Lothar's Upbeat at Riverside Steps near Westferry Circus
Lothar’s Upbeat at Riverside Steps near Westferry Circus

Jump is about the jumps in progress that have been made – the steps it is on are quite big but they’re still dwarfed by One Canada Square above them.

“It’s a reminder that as a gay man I still need a safe space because it’s still a big thing to come out, but that there have been these jumps.

“My love and relationship have a completely different level of acceptance now than would have been possible when I had my first relationship.

Upbeat is really a response to the architecture and takes the pyramid on top of One Canada Square as one of its dominant elements.

“But again, you have those Progress Pride Flag colours and the lozenge shapes that are similar to the facade of Newfoundland and the blue and white lozenges on the Bavarian flag, which is where I’m originally from.

“That is an abstraction of the shapes the clouds make.

“With this piece, I wanted to describe the feeling you get when you step off the boat and walk up that stairway to Heaven. It’s very beautiful.”

  • Lothar’s works are on show in Canary Wharf until the end of June, 2022, as part of the estate’s wider celebration of Pride Month.

Read more: Find out how mudlark Nicola White makes art from her finds

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- Jon Massey is co-founder and editorial director of Wharf Life and writes about a wide range of subjects in Canary Wharf, Docklands and east London - contact via jon.massey@wharf-life.com
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Woolwich: How Tideline Art’s Nicola White digs up treasure from the Thames mud

How one former banking PA turned artist rediscovered her childhood love of found things

Artist Nicola White on the Thames foreshore
Artist Nicola White on the Thames foreshore – image James Perrin

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BY LAURA ENFIELD

The tide is high when I speak to Nicola White.

It’s a matter of small consequence to most Londoners, but to the 53-year-old mudlarker, it’s from the rise and fall of the waters that life emerges.

The Woolwich resident remembers two very distinct desires from her childhood in Cornwall – to never, ever work as a boring secretary and to have her own shed where all her treasures could be displayed.

As a young girl, she avidly combed the beaches and land, collecting shells, driftwood, bits of rope, mushrooms, toadstools, seedpods and eggshells.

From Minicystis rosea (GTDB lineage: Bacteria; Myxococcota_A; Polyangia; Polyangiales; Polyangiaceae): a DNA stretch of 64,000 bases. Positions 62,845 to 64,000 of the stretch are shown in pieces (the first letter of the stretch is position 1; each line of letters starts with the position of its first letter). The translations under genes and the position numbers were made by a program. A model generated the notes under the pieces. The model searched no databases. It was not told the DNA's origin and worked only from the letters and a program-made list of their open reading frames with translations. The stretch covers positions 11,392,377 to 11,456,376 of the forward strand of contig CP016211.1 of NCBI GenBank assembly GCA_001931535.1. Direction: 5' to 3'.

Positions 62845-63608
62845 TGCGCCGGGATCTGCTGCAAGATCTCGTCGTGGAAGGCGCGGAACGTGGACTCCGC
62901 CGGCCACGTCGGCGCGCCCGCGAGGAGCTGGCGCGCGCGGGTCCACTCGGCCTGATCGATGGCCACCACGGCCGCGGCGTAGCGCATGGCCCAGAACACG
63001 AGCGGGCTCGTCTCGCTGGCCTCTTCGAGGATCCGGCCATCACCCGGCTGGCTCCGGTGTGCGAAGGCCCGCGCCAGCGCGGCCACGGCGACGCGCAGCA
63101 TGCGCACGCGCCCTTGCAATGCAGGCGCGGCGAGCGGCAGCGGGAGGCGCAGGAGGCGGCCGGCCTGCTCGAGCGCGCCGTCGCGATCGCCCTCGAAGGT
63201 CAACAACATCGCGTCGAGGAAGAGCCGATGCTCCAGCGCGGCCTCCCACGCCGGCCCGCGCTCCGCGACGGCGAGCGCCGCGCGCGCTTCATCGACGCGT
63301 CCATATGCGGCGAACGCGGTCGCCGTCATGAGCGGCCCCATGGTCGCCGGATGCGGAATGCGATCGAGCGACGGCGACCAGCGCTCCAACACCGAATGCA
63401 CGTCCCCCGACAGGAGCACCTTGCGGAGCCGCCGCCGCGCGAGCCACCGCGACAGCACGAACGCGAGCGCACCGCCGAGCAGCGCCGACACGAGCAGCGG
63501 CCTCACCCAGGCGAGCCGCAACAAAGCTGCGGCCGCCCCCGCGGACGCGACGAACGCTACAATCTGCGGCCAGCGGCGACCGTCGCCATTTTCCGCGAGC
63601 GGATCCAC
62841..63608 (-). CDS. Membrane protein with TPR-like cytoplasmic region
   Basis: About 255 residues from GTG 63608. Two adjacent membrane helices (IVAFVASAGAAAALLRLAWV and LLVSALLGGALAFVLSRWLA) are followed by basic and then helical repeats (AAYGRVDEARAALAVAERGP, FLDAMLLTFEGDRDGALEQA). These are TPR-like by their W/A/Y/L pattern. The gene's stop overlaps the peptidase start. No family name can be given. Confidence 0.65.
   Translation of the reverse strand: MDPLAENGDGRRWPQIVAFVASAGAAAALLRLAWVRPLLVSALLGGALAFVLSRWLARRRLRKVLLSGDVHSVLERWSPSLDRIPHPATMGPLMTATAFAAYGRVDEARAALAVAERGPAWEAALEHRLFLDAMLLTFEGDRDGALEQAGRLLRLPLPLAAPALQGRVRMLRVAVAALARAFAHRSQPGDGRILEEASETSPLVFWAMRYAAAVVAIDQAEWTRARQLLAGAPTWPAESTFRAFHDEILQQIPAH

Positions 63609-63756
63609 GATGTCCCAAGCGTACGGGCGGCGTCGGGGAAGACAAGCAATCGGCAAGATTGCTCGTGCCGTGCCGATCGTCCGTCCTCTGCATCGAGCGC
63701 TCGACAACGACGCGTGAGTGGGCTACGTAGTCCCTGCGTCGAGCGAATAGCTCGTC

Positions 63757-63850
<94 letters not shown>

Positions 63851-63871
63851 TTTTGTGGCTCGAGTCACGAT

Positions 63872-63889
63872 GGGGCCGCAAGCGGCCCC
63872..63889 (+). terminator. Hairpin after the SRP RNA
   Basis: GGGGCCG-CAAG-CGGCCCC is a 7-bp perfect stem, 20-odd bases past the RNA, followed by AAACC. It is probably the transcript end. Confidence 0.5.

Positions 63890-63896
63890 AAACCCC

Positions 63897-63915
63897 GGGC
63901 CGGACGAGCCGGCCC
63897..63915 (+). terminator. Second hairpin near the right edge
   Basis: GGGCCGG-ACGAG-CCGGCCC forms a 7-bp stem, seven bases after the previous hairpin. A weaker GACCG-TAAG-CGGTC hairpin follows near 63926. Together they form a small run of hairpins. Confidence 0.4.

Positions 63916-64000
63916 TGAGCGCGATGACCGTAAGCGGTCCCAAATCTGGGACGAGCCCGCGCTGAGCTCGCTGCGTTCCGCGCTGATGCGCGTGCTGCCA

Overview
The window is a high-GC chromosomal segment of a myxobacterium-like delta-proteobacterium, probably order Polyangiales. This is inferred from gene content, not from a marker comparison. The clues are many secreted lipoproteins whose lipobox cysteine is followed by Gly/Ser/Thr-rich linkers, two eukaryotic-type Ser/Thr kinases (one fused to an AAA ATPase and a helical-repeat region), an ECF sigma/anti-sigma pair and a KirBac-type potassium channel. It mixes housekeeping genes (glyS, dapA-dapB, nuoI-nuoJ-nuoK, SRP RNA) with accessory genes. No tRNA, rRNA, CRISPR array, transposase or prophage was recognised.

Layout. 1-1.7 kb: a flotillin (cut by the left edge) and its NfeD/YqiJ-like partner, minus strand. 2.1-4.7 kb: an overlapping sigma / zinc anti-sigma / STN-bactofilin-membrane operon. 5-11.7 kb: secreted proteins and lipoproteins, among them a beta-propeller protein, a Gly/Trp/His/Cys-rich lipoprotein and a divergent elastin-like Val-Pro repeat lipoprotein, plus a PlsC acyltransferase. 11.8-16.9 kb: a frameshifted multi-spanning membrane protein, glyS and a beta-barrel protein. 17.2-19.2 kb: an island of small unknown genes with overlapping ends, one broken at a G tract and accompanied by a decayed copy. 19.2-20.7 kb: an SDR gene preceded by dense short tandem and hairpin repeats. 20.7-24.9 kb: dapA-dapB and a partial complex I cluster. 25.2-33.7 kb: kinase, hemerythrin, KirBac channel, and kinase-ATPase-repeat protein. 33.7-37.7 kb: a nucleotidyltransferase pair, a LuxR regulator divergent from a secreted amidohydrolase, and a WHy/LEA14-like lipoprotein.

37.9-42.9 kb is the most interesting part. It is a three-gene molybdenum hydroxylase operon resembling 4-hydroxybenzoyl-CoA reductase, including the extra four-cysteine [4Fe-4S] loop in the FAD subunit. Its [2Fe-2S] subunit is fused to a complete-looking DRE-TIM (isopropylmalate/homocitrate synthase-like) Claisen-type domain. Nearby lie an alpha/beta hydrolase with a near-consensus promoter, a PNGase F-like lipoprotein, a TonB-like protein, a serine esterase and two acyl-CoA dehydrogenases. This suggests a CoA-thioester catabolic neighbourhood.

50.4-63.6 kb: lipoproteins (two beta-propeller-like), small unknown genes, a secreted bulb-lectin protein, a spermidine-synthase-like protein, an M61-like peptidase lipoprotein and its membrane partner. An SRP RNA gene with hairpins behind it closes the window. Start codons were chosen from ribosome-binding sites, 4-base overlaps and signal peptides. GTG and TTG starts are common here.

“It’s something I have always enjoyed doing – using things I’ve found in artworks,” said Nicola.

“Life happens and, when I became a teenager, I lost interest and went and lived in France and then had my first child pretty young at 22 – everything was on hold, because I had to work.

“I did a bilingual secretarial course because I speak fluent French and then worked as a PA for banks in Paris and London.”

Nicola uses her finds to make art
Nicola uses her finds to make art – image James Perrin

For 25 years, Nicola found herself doing a job she had vowed to avoid. While it brought her a comfortable life, money to buy a flat, security for her son and later her daughter, she never loved it.

“I was at the mercy of my choices for quite a while,” she said. “I was very good at my job, but I had this feeling it wasn’t what life was all about.

“I had this burning desire to create and make art and just be outside. I couldn’t ignore this thing in me.

“That said, I wanted to share my passion with other people and make the most of my life. I tried to ignore it but I was getting more miserable.”

She already knew the answer lay outside her door on the banks of the Thames.

When Nicola moved to London in 1999 she was almost immediately attracted to the river because it reminded her of her childhood in Truro.

“One day I was in Greenwich and the tide was low and there were these steps leading down to this long stretch of beach,” she said.

“I was just drawn to go down there and found this really peaceful world away from all my worries and my job.”

She started finding pieces of broken pottery and glass and used them to create art, just like she did as a child. Eventually she spotted her first coin.